It is easy to imagine that with this book he wished to give something back to his native city, the city that has generously provided him with inspiration and ideas because he has looked more closely than many of his contemporaries and authors before him.
Istanbul is a city whose inhabitants have turned away from the land on which they live. They want to live in the West. Such a city lives on its secrets. No museum collects and exhibits its legacy.
No muse for art
The old books on the dusty bookshelves at the second-hand bookshops are growing moldy. As a result of Atatürk's writing reform in the 1920s the Turkish people no longer read and write Arabic characters, but instead Roman letters. Thus the inhabitants of the city can no longer read the extensive material stored in its archives.
The 1950s and 1960s witnessed a building craze that ruthlessly demolished the historical district of the city. Middle-class Turkish families may put a piano in their living room, but they are less than enthusiastic if one of their sons or daughters wishes to embark on a musical career.
Now one of them who dared to take up the poor man's art of writing has made a name for himself in the West, more so than anyone before him, by focusing on his own city, which lies far from the centers of the West, a peripheral city, but for Orhan Pamuk the center of the world.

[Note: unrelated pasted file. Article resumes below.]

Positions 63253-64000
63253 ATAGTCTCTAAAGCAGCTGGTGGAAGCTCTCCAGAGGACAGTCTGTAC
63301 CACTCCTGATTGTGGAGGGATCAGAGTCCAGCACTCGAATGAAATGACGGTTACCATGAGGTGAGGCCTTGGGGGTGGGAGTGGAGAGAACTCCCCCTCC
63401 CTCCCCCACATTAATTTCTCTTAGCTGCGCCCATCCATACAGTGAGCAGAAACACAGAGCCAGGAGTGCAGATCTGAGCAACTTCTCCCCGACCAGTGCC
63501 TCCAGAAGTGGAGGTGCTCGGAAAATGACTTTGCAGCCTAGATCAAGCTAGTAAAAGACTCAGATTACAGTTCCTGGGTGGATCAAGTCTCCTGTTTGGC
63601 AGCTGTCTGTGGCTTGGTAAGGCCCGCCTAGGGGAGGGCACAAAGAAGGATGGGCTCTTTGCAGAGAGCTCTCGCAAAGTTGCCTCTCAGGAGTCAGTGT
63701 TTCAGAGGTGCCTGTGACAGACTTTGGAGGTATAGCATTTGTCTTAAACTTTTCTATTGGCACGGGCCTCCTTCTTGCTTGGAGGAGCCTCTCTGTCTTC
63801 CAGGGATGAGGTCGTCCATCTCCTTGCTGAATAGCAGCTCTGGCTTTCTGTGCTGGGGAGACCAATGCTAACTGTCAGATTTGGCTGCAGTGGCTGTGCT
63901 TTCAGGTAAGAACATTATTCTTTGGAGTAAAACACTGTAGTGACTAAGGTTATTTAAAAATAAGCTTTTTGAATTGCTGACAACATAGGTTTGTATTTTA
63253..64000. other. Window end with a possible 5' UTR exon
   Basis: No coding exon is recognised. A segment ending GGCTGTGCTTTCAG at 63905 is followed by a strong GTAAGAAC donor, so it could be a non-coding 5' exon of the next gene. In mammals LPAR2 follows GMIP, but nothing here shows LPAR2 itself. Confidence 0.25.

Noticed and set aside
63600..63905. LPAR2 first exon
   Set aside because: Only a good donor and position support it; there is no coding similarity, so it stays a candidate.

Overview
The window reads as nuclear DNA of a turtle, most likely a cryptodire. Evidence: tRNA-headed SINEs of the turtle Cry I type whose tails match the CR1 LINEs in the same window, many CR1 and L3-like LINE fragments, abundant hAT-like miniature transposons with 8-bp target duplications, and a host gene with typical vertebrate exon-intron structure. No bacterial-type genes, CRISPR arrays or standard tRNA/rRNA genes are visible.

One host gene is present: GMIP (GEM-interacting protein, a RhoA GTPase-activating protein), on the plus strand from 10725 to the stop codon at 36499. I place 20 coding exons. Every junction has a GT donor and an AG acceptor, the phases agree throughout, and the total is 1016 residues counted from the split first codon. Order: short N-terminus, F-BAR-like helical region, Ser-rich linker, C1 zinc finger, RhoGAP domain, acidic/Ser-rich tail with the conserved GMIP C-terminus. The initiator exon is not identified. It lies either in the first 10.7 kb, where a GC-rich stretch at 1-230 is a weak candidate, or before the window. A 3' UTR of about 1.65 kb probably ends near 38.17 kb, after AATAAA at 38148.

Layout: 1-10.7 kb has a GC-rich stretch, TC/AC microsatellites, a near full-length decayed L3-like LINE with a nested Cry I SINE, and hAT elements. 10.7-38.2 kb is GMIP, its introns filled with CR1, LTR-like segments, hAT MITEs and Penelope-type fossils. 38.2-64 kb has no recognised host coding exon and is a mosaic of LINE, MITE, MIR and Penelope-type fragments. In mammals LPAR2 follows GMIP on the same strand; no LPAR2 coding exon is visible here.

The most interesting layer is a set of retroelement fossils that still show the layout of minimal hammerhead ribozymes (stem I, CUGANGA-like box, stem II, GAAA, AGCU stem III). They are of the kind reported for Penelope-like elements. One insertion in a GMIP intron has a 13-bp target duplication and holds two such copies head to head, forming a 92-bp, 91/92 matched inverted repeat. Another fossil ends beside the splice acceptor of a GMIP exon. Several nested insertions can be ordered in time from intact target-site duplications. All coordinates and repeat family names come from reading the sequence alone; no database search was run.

The phenomenon of Orhan Pamuk cannot be explained without the city of Istanbul, just as Orhan Pamuk explains this city not only to foreigners, but also to those inhabitants who do not feel at home in any of the many deep layers of this once very cosmopolitan and multicultural metropolis.
He explains by telling what it was like growing up in a "modern" middle-class family that had abandoned tradition, in which the Muslim religion at best appeared as a belief held by servants, more superstition than belief.
"Hüzün" – the predominant mood in Istanbul
The lines of continuity with the Ottoman tradition have been cut. Byzantium is a chimera. The Christian neighbors who still remain will soon leave the city. The rest will be left among themselves, and even less tolerance will be shown for those who transgress the restrictive norms of a demythologized world designed for technological progress.
It is an atmosphere guaranteed to thwart and frustrate artistic life. Doesn't literature have the utopian character of the Phoenix? Doesn't it also offer opportunities to distill from "Hüzün," the mass melancholy captured by Pamuk to describe the predominant mood in Istanbul, the distinctive language of a poet who dares to remain alone.
The city still exists, as if in a dream world, its inhabitants no longer capable of perceiving it in their dreamless lives, and its waits to be discovered. This is the hour for Orhan Pamuk, the daydreamer, who decides to lock himself in his room with a view in order to write a few wonderful books, among them "Istanbul," well worth reading and not only for travelers to Istanbul.
© Qantara.de 2006
Translated from the German by Nancy Joyce
Orhan Pamuk: "Istanbul. Memories of a City," Publisher: Faber & Faber, London, 348 Pages